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1981 GL1100 Interstate

Re: Aaaaaaarrgghh!! *#@%$ Filter bolt!!!!

Postby HawkeyeGL1200 » Wed Aug 13, 2014 5:48 pm

The filter cartridge fits on the bolt, after you put the o'ring on the bolt. Inside the cartridge in this order, the spring, the washer, the filter, then the large o'ring fits into the "face" groove on the cartridge (I usually wipe a little motor oil on the orings prior to fitting them into their groove), then you thread the bolt into the engine, paying close attention to the alignment "lugs" on the cartridge that fit on either side of the corresponding lug on the engine case (to keep the cartridge from rotating when the bolt is tightened). The lugs should fit on the left side of the case if I recall correctly... doing this from memory...

I will try to add a link to a parts diagram from an parts site here: http://www.hondapartsworld.com/OEMpartf ... E14MG9E06B
I am wrong as often as I am right concerning what is wrong with someone else' motorcycle without having seen the machine in person. Guessing with limited information, as to the source of the trouble, is sketchy at best.

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dingdong
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Re: Aaaaaaarrgghh!! *#@%$ Filter bolt!!!!

Postby dingdong » Thu Aug 14, 2014 9:17 am

And the washer is there to keep the spring from digging into the rubber ring on the filter. It has no effect on anything else. (Probably isn't even necessary since many aren't there any more.)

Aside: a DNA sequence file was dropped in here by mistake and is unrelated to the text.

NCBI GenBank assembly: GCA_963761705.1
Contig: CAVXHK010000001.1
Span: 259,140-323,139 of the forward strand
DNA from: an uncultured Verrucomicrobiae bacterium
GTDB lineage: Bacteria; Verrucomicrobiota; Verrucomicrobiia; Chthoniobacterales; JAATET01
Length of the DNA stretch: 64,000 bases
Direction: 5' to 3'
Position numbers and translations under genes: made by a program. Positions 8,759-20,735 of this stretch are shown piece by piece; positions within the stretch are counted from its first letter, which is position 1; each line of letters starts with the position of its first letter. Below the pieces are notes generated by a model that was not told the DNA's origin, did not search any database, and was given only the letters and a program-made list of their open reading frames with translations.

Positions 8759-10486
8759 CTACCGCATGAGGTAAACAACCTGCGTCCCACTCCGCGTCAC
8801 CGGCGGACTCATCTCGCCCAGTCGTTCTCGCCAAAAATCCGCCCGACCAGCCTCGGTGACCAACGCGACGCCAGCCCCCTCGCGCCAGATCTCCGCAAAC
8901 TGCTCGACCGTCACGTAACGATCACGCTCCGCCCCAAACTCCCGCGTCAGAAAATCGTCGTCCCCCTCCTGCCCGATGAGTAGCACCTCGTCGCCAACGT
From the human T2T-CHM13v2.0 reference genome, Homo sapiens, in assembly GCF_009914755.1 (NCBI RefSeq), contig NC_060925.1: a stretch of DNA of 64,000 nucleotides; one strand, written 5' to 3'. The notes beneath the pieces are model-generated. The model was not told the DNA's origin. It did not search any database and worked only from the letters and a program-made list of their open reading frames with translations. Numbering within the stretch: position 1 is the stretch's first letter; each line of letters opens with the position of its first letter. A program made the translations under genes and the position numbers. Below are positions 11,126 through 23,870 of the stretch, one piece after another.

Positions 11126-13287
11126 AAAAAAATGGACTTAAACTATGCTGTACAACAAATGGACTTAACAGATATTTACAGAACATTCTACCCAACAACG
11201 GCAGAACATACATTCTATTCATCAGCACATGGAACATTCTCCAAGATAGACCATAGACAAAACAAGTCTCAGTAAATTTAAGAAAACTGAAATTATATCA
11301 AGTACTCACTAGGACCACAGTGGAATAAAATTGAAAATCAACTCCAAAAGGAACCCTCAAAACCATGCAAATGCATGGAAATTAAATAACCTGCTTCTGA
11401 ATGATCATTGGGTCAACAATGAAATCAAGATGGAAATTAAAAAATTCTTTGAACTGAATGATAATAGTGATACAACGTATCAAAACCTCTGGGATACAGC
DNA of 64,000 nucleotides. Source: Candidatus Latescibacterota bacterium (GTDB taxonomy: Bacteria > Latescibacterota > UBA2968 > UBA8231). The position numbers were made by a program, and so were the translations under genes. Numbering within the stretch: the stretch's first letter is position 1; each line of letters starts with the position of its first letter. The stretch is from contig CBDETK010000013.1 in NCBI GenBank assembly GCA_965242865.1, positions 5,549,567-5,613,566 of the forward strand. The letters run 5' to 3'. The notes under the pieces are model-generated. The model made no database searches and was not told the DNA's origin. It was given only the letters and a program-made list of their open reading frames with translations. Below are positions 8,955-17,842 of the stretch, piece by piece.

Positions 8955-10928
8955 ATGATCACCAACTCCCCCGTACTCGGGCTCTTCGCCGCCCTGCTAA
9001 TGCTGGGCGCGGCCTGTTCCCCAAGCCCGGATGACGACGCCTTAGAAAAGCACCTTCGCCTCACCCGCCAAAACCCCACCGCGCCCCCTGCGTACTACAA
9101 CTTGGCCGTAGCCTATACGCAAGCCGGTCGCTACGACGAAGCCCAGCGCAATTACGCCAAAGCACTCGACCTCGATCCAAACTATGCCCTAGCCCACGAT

Tom

A well regulated Militia, being necessary to the security of a free State, the right of the people to keep and bear Arms, shall not be infringed.

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littlebeaver
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Re: Aaaaaaarrgghh!! *#@%$ Filter bolt!!!!

Postby littlebeaver » Fri Aug 15, 2014 12:25 am

Man I bet you are happy that sucker came loose,, sounds like you won that battle... I remember a member gave advice to jump on the wrench and such :shock: :o , I think I protested that action....I never do that...I could just see that bike falling over on the guy... Pipe wrench was a good idea...That's what I would have used as a last resort..... :lol:

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ankgrays
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Re: Aaaaaaarrgghh!! *#@%$ Filter bolt!!!!

Postby ankgrays » Fri Aug 15, 2014 7:21 am

That's EXACTLY what it was...a last resort.

I was going to get the cold chisel and hammer out next!! :o